Lizzie Newman - In 2015 Chimni were part of  the founding group of companies of the BIM4Housing working party. That year we held workshops and meetings with a wide variety of players in the new housing industry to evaluate the challenges we faced.  The overall finding was that the house building community is having numerous difficulties with the adoption of BIM. 

In our final report, we broke down the challenges house builders faced in each of the key development phases: concept design, detail design, and construction. Each posed problems, particularly for small and medium size builders.

However, the biggest challenge we flagged up was in the fourth phase – operations and maintenance. House builders told us that there is currently almost no BIM user case at this stage in most housing developments and this therefore removed a significant push to adoption.

We made the case that in a small number of “structured” housing sectors, such as social housing, there are FM models emerging that can use BIM output. Many of the current commercial initiatives to integrate BIM output into FM models and software will eventually be applicable to residential apps targeted at the social or managed housing sectors.

However, the wider housing culture, and particularly the new “homebuild for sale” market has yet to address this potential source of benefits. 

The industry has to recognise the context is changing. The process of owning and managing new homes is increasingly being digitised. While only a small number of new homes are being built using BIM models full of useful, digital information, other aspects of home management are leaping ahead into the digital world. 

As the traditional “handover pack” is being digitised, homeowners are increasingly dealing with utilities and other service providers who are driving an online relationship. No one foresees a time when we will be handing BIM models over to new homeowners, but there may be ways that BIM data can be used to create new products and services that support the homeowner in this increasingly digital market.

This is consistent with the industry’s vision for the next iteration of the BIM revolution, BIM Level 3, or ”iBIM” as it is sometimes called. This will be the point where BIM adoption in housing leaps ahead.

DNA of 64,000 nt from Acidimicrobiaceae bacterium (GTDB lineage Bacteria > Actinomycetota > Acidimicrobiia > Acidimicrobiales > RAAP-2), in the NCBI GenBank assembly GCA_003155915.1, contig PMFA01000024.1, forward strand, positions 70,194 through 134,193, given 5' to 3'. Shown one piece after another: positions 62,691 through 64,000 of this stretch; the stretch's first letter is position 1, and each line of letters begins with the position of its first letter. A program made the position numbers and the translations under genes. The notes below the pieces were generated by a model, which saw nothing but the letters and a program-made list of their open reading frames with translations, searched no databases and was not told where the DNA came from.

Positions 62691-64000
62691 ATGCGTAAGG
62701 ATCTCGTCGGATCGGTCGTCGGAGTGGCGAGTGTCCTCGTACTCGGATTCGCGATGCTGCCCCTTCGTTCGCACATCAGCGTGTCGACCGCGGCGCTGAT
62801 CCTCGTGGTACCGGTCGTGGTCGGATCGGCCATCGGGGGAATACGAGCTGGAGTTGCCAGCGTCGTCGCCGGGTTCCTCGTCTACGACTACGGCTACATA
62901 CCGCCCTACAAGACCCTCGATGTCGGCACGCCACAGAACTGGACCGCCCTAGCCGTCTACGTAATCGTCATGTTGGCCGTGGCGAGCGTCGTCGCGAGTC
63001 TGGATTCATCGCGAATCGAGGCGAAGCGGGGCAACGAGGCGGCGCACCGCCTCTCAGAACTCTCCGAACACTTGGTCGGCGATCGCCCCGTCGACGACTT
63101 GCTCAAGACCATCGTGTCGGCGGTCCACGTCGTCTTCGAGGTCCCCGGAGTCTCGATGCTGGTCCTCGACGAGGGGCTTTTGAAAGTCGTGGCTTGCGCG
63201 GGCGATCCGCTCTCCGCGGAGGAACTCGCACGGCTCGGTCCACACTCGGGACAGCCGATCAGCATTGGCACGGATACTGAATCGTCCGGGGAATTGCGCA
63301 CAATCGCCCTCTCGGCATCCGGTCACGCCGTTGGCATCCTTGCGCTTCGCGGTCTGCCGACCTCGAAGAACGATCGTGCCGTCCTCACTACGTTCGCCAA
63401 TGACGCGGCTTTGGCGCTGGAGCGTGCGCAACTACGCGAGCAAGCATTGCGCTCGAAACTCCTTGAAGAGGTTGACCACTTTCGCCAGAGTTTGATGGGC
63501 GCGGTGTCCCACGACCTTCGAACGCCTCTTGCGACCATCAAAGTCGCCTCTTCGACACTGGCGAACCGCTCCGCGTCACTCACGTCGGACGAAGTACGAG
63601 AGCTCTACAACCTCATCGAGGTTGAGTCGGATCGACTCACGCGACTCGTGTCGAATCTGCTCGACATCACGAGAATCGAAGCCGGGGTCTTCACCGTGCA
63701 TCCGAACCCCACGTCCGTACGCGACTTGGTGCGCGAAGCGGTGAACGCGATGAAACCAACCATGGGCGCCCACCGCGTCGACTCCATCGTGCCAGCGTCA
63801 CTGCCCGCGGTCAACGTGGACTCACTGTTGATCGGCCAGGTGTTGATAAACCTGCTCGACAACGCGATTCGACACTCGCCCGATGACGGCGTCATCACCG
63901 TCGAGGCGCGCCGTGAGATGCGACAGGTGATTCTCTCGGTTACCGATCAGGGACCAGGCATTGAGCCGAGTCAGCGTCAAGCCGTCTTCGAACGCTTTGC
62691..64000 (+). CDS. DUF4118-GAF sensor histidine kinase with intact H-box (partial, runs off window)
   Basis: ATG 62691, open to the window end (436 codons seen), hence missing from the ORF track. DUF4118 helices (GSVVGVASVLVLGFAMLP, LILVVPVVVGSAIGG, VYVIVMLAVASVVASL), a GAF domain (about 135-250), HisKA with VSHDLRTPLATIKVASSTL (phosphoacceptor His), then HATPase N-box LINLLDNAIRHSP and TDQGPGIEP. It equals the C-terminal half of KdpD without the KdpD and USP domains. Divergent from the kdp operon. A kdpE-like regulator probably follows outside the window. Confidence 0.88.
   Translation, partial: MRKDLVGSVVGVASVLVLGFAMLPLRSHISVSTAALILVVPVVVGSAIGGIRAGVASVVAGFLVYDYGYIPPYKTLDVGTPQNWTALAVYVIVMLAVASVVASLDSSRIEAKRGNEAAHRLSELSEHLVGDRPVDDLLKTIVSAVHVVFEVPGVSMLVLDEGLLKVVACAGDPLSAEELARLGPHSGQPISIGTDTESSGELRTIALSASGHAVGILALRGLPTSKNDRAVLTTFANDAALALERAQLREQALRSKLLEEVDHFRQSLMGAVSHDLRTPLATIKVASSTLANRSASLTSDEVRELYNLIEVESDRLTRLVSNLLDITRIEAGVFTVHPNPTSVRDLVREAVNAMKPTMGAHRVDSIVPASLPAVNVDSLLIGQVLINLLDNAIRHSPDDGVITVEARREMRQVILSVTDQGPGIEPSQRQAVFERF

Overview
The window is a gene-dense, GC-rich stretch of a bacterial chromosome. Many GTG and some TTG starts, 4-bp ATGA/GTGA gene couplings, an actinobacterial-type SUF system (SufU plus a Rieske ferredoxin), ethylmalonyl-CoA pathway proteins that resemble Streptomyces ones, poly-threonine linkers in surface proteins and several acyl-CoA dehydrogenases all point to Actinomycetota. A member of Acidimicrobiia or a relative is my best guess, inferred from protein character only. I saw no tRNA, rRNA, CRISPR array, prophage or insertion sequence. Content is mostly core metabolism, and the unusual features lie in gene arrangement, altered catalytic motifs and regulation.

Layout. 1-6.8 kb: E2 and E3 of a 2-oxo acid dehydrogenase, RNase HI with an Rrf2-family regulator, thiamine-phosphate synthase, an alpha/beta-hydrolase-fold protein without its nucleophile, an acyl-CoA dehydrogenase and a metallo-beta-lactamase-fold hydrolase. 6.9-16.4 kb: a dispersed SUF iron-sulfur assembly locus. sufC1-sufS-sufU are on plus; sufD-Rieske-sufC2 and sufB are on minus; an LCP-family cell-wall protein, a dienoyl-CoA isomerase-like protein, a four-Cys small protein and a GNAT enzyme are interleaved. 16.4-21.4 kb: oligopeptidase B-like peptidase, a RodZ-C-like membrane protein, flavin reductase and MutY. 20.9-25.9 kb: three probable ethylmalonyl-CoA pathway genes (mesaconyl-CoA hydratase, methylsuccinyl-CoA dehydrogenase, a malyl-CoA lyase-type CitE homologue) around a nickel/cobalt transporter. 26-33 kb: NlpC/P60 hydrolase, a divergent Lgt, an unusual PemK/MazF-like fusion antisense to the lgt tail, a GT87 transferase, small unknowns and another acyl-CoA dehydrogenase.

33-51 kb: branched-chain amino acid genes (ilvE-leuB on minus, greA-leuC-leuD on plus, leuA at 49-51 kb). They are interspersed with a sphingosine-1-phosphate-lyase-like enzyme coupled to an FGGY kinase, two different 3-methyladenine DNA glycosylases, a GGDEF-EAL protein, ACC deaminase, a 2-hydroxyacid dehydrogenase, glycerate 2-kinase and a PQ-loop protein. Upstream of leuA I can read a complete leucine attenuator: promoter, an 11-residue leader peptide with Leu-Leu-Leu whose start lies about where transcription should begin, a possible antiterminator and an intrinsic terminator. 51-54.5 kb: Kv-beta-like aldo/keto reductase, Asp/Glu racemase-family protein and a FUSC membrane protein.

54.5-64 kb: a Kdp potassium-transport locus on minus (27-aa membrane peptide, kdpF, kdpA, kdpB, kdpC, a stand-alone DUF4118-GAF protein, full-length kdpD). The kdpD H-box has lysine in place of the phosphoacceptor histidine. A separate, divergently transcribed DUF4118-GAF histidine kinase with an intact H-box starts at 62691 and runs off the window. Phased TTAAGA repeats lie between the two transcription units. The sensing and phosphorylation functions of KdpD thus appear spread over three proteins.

The Chimni project is the first in the market to look at how to deliver useful consumer outcomes using BIM data. Our starting point is not the BIM model or its data. Our first focus is on consumer behaviour. We have looked at the needs and interests of the homeowner through the complete lifecycle of buying, maintaining, developing and then selling a home.

We then constructed a potential service vision around each of these stages, looking at how we could use data to revolutionise the way a homeowner managed their home. Only then did we ask the question: where can BIM data help us deliver this?

The challenge we are facing in BIM Level 2 is that the industry has yet to establish a culture of open and free flowing data sets necessary for the iBIM revolution to take place. It will come, but we are only in the first stages of establishing how data could and should be formatted, packaged, and distributed freely around the industry.

Beyond the new homes market, there is a strong argument to say that the retro-fit and refurbishment of existing homes will also benefit from the BIM revolution if we can get the services model correct.

The BIM object data now being created by manufacturers of products and systems used in retro-fit can also be brought into this new consumer-friendly iBIM world. Products like central heating, and home security, where significant amounts of user instruction data, maintenance scheduling and remote diagnostics data is will be created are perfect for this new world.

This data being created in this first generation of BIM objects is currently targeted at new build contractors, but it has huge potential if it evolves through BIM Level 3 to support consumer services and apps.

To get there, we need manufacturers of property tech and IoT devices to work closer with the industry bodies pushing the development of BIM in the housing industry. We need both industries to work together in the process of creating data formats configured to support consumer apps and services for retro-fit equipment.

This is not futurology – any homeowner with a British Gas Hive, or Google Nest attached to their central heating has already made a leap in this direction. It is now time to bring BIM into the consumer services industry.

It’s likely that the initial areas where BIM and proptech can collaborate will be in areas around data for performance and maintenance. It is likely that there are areas of potential collaboration that are hard to define at this stage.

However, to manage for this in the long term, both industries will need to develop a shared vision for how people will expect to manage their homes in the future and the data they will require to do that. For the BIM industry to play its part in this, may require Level 3 capability to be embedded in the house building industry first.